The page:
Rhosmaen Street is very busy in terms of traffic and only has narrow pavements, therefore a degree of care is required. Initially turn left down Rhosmaen St, the Cawdor Hotel is another option for a meal or a drink, likewise the Diod cafe opposite is an alternative choice and The White Horse is a popular pub, hidden up a small alleyway. Enjoy the few shops and galleries before turning up King Street. Eve’s Toyshop and Peppercorn, the kitchen /cookshop are popular and Scorpio at the top of the street is worth reaching.

Retrace your steps back down to Toast and then explore the small shops on Market St which will lead you to The Ginhaus! For those that are familiar with the Toast brand, until recent years it was a company run from here in Llandeilo. sadly it has now been sold and the HQ is further afield. The upside of that history is that there is still a portion of the shop dedicated to end of range garments and prototype samples and often a bargain is to be had.

Meander back along Rhosmaen, beyond the Cawdor are a few more shops – The Welsh Dresser and others. Heavenly is a small cafe and confectioners who produce their own ice cream and chocolate, difficult to resist and lovely for gifts.

Drive or walk down Rhosmaen Street (possibly not missing Rig Out and another womenswear shop or two). Aim for Station Road on the right at the bottom of the hill. There is The Works Antiques Centre and just beyond is Davies and Co, a stylish interior store with gifts and down in the basement a lovely cafe in an unique location.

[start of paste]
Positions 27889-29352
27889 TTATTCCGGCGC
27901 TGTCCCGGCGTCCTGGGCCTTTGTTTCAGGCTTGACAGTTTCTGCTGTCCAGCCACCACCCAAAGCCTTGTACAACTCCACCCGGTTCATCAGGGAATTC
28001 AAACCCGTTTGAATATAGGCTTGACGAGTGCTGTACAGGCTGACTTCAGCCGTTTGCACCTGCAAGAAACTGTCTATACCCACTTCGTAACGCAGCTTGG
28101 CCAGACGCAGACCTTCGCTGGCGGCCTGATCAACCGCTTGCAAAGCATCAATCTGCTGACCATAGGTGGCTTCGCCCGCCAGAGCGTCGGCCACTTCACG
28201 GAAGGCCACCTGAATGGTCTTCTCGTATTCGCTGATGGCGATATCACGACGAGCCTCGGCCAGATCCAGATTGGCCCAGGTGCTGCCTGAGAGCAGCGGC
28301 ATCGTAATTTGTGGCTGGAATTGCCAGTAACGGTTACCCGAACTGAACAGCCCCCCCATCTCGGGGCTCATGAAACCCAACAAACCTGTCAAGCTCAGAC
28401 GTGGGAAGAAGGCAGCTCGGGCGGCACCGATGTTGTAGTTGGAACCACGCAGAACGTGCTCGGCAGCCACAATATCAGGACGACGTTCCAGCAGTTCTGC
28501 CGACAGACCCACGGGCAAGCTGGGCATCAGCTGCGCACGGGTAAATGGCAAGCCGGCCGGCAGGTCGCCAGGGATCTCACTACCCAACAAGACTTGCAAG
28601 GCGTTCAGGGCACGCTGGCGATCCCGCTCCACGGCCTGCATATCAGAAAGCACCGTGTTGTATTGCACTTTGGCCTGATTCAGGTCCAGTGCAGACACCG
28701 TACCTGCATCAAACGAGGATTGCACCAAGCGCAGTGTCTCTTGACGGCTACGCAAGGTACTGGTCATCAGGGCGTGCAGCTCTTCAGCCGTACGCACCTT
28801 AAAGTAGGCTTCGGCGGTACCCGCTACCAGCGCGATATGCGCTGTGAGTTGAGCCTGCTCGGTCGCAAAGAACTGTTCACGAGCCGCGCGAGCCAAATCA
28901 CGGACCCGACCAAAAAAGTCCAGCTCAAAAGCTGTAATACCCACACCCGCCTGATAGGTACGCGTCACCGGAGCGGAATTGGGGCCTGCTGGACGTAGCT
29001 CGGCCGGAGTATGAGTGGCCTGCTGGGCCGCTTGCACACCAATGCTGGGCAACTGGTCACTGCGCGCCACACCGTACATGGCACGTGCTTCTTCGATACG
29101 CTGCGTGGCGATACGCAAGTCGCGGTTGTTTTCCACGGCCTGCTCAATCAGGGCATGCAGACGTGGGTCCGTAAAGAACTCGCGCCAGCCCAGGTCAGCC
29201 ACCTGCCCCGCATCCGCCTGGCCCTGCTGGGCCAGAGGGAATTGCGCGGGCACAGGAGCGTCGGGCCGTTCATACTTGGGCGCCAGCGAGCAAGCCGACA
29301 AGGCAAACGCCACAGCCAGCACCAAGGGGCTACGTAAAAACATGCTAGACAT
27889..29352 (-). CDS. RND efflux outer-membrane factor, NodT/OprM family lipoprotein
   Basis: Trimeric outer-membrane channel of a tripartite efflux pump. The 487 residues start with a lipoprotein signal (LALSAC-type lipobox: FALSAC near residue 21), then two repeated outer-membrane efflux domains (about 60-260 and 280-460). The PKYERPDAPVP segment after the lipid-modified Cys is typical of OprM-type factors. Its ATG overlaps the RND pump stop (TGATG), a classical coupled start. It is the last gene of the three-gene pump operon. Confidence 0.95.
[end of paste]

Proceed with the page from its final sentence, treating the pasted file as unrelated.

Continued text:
Hay on Wye

A 75 minute car journey up the Swansea valley and through the dramatic scenery of the Brecon Beacons National Park reaches Hay on Wye. The town is dominated by book shops and small independent businesses selling clothing, footwear, gifts etc plus several charity shops.

The newly renovated Hay Castle is definitely worthy of a guided tour. There is a cafe at the castle, several others in the town, local pubs and the Swan hotel.

Thursday, each week is Market Day in the centre of the town. There is an eclectic mix of traders of local produce. These include artisan bread and cakes, fresh meat and fish, arts and crafts, plants, flowers, antiques, bric a brac and more.

Depending on the time of year, call in to Llangorse Lake for a walk, drive up Mynydd Illtud for open moorland walks with a stunning backdrop of the Beacons, or enjoy a stroll around Brecon and the Canal Basin. When travelling home down the Swansea valley consider stopping off at the Pen y Cae Inn or the Ancient Britton for a meal and real ale.


Fifty minutes away, initially Eastwards along the M4 then continuing onto the A 48 to Cowbridge, a thirty-mile car journey into the Vale of Glamorgan. This is upmarket Cardiff commuterland and the small independent shops reflect this.

This small once market town has over fifty small shops and additionally there are around twenty five places to eat! The mostly independent shops are invariably stylish from the hardware store, delicatessen, stationery, gifts, vintage interiors to of course fashion, style certainly extending to the charity shops.

An outdoor Farmer’s Market is held each Saturday morning 9-12 in the car park of Arthur John’s on North Rd.

Places to eat abound, the long-standing The Penny Farthing and the Bear Hotel are traditional favourites, but there are many pubs and cafes to chose from.

For a break from retail, just on the outskirts of town is the Forage Farm shop and kitchen cafe at CF71 7FF. This is a great place to stock up on prime quality farm produce and also enjoy the cafe.

In the town centre, step off the main street to CF71 7BD, just behind the Old Hall is a 1/2 acre physic garden, created back in 2004. It contains a glorious array of Medieval plants and herbs that would have traditionally been used for healing, cooking or fabric colouring.